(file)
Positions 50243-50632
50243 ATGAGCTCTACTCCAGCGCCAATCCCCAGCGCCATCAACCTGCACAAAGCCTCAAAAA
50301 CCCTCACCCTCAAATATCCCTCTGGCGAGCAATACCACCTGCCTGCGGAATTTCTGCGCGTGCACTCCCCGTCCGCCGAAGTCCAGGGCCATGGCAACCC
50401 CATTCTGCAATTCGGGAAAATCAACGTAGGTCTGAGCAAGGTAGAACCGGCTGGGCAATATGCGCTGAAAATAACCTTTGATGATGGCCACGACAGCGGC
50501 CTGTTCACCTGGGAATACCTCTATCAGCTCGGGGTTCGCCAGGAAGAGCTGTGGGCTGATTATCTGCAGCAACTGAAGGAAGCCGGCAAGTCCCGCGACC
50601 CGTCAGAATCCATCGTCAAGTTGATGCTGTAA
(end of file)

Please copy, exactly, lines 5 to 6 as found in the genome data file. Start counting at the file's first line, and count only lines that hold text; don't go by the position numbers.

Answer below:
50501 CTGTTCACCTGGGAATACCTCTATCAGCTCGGGGTTCGCCAGGAAGAGCTGTGGGCTGATTATCTGCAGCAACTGAAGGAAGCCGGCAAGTCCCGCGACC
50601 CGTCAGAATCCATCGTCAAGTTGATGCTGTAA